Mickey Muldoon

James J. Heckman, John Eric Humphries, and Nicholas S. Mader, University of Chicago
National Bureau of Economic Research
June 2010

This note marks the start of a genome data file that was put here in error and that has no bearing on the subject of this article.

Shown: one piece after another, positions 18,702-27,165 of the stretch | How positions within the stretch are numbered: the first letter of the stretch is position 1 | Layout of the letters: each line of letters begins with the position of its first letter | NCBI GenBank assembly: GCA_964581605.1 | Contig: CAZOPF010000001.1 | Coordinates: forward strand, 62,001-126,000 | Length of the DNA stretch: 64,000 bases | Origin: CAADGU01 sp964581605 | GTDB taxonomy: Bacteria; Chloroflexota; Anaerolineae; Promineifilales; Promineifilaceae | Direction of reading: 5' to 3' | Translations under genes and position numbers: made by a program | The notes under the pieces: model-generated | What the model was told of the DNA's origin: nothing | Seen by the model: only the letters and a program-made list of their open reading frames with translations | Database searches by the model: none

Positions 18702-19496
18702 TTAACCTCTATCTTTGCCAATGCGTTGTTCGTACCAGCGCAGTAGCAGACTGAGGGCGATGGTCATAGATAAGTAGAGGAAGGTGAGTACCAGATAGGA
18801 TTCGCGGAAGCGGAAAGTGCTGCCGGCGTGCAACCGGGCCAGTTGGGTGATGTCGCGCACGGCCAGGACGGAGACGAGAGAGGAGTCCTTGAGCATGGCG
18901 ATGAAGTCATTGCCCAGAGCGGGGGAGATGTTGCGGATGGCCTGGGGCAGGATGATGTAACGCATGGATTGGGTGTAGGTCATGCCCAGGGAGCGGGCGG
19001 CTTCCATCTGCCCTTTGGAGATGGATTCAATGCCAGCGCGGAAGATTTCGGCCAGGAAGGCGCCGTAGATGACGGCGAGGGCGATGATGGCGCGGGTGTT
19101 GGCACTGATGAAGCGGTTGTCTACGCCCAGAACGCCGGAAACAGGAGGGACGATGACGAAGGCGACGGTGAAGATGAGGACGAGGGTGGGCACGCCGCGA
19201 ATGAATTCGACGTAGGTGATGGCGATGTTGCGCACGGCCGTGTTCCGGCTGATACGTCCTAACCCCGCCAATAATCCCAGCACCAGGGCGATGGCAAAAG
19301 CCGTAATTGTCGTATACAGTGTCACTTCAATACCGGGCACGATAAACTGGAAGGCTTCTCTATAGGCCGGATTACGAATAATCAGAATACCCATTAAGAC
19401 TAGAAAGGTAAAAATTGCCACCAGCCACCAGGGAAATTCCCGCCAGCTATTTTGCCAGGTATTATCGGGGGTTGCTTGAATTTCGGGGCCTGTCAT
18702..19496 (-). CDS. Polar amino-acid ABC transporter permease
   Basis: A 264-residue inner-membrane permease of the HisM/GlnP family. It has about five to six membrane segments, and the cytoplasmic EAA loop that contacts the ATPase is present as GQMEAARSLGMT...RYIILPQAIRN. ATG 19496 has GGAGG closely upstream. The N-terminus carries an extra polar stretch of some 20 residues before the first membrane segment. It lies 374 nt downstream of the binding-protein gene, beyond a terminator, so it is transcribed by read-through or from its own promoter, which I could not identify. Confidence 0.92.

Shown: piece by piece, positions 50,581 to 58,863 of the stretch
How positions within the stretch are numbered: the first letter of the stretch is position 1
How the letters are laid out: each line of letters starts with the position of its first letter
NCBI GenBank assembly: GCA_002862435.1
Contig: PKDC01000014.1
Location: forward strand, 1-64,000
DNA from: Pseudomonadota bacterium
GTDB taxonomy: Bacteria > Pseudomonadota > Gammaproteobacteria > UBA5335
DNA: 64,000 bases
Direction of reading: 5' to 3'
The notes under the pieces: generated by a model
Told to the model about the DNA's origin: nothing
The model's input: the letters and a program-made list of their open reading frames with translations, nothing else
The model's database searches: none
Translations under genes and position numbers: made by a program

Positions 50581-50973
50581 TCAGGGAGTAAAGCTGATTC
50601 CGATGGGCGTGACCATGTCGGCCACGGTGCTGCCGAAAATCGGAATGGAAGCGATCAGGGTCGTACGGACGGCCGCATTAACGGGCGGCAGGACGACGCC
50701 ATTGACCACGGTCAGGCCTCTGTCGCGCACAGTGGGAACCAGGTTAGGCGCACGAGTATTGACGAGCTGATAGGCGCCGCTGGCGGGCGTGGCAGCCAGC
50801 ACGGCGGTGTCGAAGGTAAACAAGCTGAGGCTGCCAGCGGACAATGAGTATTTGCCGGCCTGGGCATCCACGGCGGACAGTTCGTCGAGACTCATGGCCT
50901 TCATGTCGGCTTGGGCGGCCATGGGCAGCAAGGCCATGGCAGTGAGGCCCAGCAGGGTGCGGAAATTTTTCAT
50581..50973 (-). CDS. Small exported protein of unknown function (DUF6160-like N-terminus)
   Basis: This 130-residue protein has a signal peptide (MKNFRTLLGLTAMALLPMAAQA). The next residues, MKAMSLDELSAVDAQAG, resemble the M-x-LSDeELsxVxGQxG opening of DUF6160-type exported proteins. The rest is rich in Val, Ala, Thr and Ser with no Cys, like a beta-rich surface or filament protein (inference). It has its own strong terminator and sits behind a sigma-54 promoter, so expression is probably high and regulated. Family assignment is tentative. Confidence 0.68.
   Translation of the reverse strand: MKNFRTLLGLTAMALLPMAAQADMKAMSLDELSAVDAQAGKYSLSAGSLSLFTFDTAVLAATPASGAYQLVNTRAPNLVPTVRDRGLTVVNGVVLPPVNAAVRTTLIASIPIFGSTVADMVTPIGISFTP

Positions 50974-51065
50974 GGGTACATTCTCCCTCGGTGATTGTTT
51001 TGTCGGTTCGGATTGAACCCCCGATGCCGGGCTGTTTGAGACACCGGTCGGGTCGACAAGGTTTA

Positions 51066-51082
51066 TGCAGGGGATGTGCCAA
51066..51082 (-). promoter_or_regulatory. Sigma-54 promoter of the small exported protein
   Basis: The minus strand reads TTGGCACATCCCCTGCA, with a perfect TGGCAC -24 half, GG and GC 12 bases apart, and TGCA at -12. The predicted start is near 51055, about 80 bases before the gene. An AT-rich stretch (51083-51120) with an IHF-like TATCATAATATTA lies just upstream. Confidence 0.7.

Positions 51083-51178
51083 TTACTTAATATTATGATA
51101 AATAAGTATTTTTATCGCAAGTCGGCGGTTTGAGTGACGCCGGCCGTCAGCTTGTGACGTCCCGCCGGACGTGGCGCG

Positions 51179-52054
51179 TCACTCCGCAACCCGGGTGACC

“GED” actually stands for “General Education Development,” not “General Equivalency Degree” as is often thought. And for good reason: It is not the equivalent of a high school diploma, explain the authors, even though 12 percent of all high school credentials issued are GEDs. Indeed, students who drop out of high school but later earn a GED "are equivalent to uncredentialed dropouts in terms of their labor market outcomes and their general performance in society." Because of this, the GED actually distorts social science research by over-counting secondary education finishers. For example, if GED holders were actually categorized as dropouts instead of high school graduates, then the black male high school graduation rate would have remained the same from 1960 to the present. Instead, the extensive use of the GED at prisons and juvenile facilities makes the high school attainment rate appear to have risen among black males. That the GED is not tied to workplace success has another cause, however: GED-takers tend to be deficient in “noncognitive skills” such as persistence, motivation, and reliability. And making the GED so readily available and low cost actually serves as an incentive for dropping out, particularly amongst the population that can least afford to take this short cut. “None of this would matter if the GED were harmless, like wearing a broken watch and knowing that it is broken,” conclude the authors. “But the GED is not harmless.” Get the full depressing picture (for a small fee) here.